To Barbara and Antonina 186 .
Gregory to Barbara, &c.
On receiving your epistles, I was in all manner of ways delighted to hear of your well being, and I entreat Almighty God that He would guard you by His protection from malignant spirits in thought, and from perverse men, and from all contrariety; and that He would, with the grace of His fear, settle you in unions worthy of you, and cause us all to rejoice in your settlement 187 . But do you, most sweet daughters, rest your hope on His help, and, being always under the shadow of His defence, both by praying and by well doing, escape the plots of bad men. For, whatever human comforts or adversities there may be, there are none, unless either His grace protects or His displeasure troubles you. Rest therefore your hope on no one among men, but bind your whole soul to trust in Almighty God. While we sleep, then, He will protect you, of whom it is written, Behold he that keepeth Israel shall neither slumber nor sleep (Psa. 121.4) 188 .
As to your saying that you are in haste to approach the threshhold of the blessed Peter, Prince of the apostles, I wish exceedingly, and wait with fervent desire, to see you in his church united to husbands well worthy of you; that so both you may obtain some little comfort from me, and I no little joy from your presence. I have also commended your causes to thy most reverend brother the bishop John 189 , and to Romanus the guardian (defensori), that under God they may accomplish what they have begun.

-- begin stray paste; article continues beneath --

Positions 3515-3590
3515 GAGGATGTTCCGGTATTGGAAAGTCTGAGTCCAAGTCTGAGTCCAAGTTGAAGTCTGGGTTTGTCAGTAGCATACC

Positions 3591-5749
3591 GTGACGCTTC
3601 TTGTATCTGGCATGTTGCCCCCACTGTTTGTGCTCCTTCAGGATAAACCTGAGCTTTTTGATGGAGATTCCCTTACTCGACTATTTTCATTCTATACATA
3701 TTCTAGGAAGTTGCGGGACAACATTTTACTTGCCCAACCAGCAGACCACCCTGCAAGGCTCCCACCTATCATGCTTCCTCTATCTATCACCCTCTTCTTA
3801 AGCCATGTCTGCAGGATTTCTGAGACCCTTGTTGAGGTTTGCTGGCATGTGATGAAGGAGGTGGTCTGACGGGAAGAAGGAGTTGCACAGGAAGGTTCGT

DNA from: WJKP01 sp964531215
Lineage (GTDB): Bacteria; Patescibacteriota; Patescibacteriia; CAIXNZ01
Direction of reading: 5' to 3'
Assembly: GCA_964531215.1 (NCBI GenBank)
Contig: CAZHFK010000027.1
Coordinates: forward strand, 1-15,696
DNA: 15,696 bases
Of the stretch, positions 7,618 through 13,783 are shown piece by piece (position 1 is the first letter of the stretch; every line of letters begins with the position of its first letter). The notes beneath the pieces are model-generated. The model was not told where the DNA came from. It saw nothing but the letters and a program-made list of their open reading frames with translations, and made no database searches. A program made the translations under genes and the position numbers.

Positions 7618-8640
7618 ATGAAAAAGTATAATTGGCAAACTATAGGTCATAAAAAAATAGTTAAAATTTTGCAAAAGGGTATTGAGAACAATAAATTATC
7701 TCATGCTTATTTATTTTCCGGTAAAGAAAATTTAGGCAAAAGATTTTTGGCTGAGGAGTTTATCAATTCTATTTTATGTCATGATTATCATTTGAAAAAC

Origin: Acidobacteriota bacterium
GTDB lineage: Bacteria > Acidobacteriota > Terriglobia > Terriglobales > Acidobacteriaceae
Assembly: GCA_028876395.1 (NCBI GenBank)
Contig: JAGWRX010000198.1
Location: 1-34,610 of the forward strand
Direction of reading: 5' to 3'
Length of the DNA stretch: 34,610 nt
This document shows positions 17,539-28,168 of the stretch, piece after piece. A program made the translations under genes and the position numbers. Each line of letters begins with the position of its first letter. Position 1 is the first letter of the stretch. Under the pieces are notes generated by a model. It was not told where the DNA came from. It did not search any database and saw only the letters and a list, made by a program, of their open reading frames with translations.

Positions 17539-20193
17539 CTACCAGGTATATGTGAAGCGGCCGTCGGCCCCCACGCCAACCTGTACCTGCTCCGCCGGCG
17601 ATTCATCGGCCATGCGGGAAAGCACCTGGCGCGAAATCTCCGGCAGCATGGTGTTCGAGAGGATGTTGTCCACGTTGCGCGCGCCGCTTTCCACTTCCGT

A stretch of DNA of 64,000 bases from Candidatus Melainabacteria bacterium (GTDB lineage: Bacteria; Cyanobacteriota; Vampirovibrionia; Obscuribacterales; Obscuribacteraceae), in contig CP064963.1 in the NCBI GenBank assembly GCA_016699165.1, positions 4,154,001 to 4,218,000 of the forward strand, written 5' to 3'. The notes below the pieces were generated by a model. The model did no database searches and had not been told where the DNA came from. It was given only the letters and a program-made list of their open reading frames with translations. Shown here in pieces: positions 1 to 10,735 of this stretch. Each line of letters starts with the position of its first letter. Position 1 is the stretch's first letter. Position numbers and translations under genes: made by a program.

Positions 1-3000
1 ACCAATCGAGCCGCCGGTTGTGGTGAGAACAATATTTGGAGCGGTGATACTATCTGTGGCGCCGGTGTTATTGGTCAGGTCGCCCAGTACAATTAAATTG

Your present of two racanæ 190 , which you sent me word were your work, I accepted gladly. But yet know ye that I did not believe the word you sent me. For you are seeking praise from the work of others, seeing that you have perhaps never yet put hand to spindle. Nor yet does this circumstance distress me, since I wish you to love the reading of Holy Scripture, that, so long as Almighty God shall unite you to husbands, you may know how you should live and how you should manage your houses.
See above, Epp. XXXV., XXXVI., in this book, and I. 34, note 8, there referred to.86:187
If the marriage of the parents, Venantius and Italica, took place, as conjectured in the note to I. 34, in the eleventh Indiction (a.d. 592–3), and this letter was written in the fourth (a.d. 600–1), the daughters would not be more than seven or eight years of age. Still, even at this early age, their betrothal may have been contemplated with a view to their settlement in life. But Venantius may have married earlier than 592–3, soon after his return to a secular life, and so the girls may have been a little older. Neither, however, if our dates are right, could be more than ten years old.86:188
In English Bible, cxxi. 4.86:189
Viz. John, bishop of Syracuse. See above, Ep. XXXVI.86:190
On the meaning of this word, see XII., note 3.